China got back to business Thursday following the Lunar New Year holiday.
Mainland shares were “supposed” to match record highs. And they did. Briefly.
But the CSI 300 couldn’t hold on. In what was variously seen as an underwhelming session, the gauge closed lower, while the ChiNext dropped nearly 3%.
Although the PBOC rolled 200 billion yuan in MLF, the central bank withdrew short-term cash. Just 20 billion yuan of short-term liquidity was offered Thursday, against 280 billion yuan in maturing seven- and 14-day funding.
While none of that points to a desire to see financial conditions tighten unduly, it doesn’t exactly scream “easy” either. Markets are still a bit unnerved following last month’s cash crunch (red in the figure).
Meanwhile, in Hong Kong, IPOs are going well. New Horizon Health, a cancer screening company, jumped 215% in its debut. That was the largest first-day gain for a Hong Kong IPO ever. By comparison, Alibaba rose 193% in 2007. New Horizon boasted a retail subscription rate of more than 4,000 times. That was the second-highest ever, apparently.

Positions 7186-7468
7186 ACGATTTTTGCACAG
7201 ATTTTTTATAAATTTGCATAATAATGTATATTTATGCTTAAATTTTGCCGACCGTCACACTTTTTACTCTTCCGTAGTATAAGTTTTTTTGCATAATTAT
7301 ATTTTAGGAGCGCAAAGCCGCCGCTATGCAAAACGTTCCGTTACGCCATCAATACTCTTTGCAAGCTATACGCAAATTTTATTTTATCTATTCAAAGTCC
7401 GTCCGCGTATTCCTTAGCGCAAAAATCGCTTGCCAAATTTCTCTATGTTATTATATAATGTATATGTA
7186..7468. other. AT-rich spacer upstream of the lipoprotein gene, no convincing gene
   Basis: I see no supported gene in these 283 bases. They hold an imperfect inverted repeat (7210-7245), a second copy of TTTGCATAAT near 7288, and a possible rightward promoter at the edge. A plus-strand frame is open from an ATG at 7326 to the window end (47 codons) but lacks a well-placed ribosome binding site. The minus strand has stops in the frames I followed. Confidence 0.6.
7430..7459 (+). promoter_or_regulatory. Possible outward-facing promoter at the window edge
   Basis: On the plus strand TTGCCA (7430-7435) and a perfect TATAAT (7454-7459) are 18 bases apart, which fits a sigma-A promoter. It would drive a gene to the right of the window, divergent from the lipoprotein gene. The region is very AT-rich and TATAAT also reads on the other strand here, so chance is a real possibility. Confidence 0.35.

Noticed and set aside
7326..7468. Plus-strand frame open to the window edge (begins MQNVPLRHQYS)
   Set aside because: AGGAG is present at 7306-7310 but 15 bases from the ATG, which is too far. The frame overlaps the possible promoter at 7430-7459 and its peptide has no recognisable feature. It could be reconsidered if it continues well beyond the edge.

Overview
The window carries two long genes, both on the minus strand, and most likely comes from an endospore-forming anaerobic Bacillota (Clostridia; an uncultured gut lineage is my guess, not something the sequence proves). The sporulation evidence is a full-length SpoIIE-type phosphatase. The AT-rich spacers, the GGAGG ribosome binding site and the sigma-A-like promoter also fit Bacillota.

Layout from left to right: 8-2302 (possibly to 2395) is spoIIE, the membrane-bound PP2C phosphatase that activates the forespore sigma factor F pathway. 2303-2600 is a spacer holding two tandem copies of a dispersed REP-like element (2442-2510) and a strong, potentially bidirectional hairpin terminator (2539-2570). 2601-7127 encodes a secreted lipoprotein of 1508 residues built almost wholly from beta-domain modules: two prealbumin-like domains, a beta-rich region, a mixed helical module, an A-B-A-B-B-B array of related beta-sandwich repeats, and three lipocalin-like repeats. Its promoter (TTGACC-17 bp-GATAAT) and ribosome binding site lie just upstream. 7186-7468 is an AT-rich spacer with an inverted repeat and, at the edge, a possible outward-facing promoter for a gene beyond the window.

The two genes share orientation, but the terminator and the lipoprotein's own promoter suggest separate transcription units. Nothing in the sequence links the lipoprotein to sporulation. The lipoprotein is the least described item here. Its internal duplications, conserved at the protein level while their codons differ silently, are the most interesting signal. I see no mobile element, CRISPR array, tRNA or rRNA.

For some, that’s just more evidence of froth in global markets.
The Hang Seng did fall Thursday. But had it managed to post a gain, it would have marked the best winning streak since the halcyon days of early 2018, when the city’s shares were at the forefront of a global surge that ultimately dead-ended in the VIX ETN implosion stateside just a month later.
In a short piece documenting New Horizon’s debut, Bloomberg wrote that “first-time share sales have had their best start to the year on record in Asia… fueled by markets awash with liquidity, a stock rally, as well as hordes of retail investors bidding for shares.”